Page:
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Rail marshalls set to police main line trains

PUBLISHED: 15:16 20 October 2008 | UPDATED: 13:42 05 October 2010

POLICE officers have been brought in to patrol trains a main line railway through East London to tackle rising crime and anti-social behaviour. They are on patrol with cameras in their helmets to record footage rather like CCTV coverage, following pressure from the public on services between Maryland and Shenfield. The patrols are out to curb anti-social behaviour, fare evasion and vandalism on trains which stop at busy stations such as Forest Gate, Ilford and Romford

Mike Brooke

POLICE have been brought in to patrol trains on the Liverpool Street main line through East London with cameras in their helmets to tackle rising crime and yob behaviour.

They are using the head cams’ to record footage rather like CCTV coverage.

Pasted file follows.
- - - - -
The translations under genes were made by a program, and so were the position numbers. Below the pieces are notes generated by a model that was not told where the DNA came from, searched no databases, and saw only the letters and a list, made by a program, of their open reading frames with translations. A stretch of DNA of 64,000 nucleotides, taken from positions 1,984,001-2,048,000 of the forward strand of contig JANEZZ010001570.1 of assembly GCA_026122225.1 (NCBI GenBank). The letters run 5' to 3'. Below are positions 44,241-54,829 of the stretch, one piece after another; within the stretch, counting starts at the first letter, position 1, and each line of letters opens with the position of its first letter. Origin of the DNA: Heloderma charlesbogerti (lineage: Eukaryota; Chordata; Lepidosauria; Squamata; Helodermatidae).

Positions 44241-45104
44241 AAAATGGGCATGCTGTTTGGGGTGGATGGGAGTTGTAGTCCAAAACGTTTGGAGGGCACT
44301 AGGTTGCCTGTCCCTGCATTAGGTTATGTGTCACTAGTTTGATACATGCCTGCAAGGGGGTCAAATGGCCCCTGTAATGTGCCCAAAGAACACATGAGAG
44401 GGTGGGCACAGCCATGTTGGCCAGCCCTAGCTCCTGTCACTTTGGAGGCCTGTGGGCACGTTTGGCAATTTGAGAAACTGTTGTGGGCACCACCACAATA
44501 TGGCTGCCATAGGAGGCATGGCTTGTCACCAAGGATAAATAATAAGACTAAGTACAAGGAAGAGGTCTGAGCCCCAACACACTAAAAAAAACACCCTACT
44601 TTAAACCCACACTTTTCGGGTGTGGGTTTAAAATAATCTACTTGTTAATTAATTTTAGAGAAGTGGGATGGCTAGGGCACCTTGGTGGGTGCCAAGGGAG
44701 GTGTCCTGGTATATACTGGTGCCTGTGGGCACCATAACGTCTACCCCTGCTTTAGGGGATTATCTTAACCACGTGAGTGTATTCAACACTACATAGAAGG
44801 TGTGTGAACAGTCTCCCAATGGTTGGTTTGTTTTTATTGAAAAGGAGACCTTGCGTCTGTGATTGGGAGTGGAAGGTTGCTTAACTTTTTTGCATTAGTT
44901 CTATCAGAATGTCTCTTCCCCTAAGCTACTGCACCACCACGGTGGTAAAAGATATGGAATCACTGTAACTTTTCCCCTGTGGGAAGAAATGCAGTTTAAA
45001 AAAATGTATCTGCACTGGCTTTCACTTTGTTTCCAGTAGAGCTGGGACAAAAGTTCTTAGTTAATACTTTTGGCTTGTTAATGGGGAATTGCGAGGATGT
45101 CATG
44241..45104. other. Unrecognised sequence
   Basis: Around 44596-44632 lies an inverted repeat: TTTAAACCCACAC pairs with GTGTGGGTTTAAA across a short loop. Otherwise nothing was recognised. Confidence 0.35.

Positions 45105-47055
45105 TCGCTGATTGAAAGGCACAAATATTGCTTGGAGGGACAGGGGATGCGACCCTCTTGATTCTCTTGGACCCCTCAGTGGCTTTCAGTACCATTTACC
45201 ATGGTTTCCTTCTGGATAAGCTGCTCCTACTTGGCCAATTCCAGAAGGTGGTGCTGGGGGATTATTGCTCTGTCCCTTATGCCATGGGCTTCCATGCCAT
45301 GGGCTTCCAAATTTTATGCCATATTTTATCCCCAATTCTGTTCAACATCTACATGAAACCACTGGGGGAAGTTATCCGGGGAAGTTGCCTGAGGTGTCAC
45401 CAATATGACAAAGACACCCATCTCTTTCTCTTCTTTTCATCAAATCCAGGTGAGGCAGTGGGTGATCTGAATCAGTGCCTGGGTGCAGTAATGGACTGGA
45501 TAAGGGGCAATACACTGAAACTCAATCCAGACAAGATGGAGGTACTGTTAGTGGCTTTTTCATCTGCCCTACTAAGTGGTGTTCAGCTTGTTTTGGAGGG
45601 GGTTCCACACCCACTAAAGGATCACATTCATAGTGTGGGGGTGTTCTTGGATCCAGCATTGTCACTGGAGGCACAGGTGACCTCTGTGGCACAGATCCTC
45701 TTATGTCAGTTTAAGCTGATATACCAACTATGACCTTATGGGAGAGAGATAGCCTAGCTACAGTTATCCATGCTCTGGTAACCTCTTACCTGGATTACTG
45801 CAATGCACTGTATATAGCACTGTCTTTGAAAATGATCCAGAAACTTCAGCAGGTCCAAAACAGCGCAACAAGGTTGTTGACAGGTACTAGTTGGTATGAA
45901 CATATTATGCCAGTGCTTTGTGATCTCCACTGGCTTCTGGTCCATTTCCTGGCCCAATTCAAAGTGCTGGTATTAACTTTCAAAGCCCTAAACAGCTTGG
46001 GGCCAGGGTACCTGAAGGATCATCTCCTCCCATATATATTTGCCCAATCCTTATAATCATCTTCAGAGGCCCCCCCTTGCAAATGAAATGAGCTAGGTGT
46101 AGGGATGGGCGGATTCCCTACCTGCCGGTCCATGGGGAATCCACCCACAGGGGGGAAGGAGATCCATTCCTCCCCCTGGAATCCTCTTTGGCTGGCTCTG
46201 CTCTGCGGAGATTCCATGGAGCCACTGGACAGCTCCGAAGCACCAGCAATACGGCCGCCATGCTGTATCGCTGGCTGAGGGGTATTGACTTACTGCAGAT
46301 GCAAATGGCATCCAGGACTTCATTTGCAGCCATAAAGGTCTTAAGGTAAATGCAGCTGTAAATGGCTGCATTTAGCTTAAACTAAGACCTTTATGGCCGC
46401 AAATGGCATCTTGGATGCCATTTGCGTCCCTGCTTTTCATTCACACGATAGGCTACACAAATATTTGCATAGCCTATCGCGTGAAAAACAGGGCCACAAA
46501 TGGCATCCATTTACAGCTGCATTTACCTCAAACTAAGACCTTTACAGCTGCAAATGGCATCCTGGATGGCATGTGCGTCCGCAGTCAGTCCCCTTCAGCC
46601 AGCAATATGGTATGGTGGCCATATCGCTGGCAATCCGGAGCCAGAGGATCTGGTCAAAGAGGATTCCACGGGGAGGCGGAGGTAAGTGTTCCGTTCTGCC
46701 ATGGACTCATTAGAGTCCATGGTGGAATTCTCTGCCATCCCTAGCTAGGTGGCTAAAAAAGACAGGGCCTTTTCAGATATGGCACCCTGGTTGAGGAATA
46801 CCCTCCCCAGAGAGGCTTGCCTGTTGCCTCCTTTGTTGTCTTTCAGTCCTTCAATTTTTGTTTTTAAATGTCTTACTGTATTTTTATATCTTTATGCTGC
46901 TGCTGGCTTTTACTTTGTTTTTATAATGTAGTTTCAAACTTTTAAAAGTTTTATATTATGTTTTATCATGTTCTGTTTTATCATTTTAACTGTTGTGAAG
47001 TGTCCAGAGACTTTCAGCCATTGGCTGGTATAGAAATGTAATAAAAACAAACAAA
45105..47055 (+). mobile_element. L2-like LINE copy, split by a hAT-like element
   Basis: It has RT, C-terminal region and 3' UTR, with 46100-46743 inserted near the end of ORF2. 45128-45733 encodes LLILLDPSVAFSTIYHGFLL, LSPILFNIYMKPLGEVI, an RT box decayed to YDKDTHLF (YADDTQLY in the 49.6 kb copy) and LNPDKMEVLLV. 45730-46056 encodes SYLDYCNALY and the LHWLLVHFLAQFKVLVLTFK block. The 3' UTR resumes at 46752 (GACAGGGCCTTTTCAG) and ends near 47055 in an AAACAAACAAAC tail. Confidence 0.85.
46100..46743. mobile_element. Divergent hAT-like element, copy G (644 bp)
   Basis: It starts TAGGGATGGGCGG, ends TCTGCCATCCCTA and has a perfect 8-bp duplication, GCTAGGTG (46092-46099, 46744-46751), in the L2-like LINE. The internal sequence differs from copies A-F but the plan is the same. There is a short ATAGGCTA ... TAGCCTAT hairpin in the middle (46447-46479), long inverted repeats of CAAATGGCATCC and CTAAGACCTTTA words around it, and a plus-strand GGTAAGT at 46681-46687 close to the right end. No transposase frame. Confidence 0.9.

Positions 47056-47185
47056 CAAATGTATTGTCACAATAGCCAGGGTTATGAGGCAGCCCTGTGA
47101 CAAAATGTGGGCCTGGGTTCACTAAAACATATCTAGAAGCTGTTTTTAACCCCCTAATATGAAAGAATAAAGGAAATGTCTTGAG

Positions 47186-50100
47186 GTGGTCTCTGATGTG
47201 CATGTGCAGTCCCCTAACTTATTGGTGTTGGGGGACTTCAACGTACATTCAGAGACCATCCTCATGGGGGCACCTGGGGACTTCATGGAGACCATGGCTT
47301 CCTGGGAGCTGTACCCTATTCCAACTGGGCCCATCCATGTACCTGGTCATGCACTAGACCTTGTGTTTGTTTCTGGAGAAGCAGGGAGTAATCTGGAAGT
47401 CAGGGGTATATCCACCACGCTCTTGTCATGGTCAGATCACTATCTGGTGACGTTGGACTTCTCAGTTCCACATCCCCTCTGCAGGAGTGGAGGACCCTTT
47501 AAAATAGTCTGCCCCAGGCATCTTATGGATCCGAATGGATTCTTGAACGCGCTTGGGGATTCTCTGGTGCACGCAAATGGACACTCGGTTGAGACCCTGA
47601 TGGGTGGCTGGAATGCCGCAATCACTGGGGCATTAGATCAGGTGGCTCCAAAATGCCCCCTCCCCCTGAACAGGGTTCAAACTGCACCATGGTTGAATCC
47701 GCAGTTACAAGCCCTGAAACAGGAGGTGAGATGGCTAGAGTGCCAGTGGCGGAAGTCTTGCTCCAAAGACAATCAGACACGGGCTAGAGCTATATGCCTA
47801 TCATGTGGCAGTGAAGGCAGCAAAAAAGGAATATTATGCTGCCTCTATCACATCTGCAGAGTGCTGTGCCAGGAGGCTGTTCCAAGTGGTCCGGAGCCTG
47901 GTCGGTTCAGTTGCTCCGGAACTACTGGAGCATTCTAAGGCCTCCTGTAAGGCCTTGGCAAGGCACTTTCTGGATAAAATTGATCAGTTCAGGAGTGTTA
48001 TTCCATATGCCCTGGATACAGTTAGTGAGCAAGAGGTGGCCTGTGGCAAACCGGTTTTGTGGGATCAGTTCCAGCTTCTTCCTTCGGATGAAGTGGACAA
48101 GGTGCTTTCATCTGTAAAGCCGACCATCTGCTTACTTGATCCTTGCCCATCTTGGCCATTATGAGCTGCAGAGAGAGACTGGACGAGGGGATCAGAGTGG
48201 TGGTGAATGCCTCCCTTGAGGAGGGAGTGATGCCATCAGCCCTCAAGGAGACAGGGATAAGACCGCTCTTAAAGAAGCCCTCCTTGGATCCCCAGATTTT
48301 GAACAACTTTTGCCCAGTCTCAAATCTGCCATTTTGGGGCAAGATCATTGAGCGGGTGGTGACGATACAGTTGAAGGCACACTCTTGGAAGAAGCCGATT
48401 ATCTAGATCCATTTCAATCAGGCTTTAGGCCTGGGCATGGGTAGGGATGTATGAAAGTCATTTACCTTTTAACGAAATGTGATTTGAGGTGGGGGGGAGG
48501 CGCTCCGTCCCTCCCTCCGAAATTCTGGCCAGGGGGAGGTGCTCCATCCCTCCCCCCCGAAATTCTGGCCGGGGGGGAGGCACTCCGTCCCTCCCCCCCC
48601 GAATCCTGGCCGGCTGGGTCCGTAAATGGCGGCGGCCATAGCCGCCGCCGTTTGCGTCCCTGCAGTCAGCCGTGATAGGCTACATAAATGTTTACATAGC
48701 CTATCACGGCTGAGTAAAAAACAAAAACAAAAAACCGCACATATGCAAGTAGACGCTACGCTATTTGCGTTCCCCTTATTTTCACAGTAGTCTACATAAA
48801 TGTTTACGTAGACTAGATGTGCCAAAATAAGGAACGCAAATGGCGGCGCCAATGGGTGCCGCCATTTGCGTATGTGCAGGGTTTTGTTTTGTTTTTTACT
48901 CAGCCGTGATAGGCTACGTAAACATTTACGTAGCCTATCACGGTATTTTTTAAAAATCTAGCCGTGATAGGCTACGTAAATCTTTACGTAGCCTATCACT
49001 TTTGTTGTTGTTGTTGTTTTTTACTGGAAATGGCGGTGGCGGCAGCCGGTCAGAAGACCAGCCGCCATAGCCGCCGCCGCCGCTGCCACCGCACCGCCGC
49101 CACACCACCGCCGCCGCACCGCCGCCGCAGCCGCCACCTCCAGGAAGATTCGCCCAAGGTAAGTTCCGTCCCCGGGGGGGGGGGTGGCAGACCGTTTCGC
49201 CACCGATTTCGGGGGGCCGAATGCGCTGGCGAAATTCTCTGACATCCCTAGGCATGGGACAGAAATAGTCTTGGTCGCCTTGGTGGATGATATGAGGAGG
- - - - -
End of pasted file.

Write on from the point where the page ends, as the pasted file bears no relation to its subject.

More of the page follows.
The patrols have been introduced by British Transport Police and National Express East Anglia, following pressure from the public on services between Maryland-Stratford and Shenfield in Essex.

The patrols are out to curb anti-social behaviour, fare evasion and vandalism on trains which stop at busy stations such as Forest Gate, Ilford and Romford.

The scheme is also intended as a visible deterrent to yobs looking for trouble, as well as provide reassurance to passengers.

“We have listened to passengers’ concerns,” said the rail company’s Metro business director Clive Morris. “We’re working with police to improve services for the communities we serve.”

The patrols have been introduced after a similar scheme on the Colchester-to-Clacton services earlier this year.

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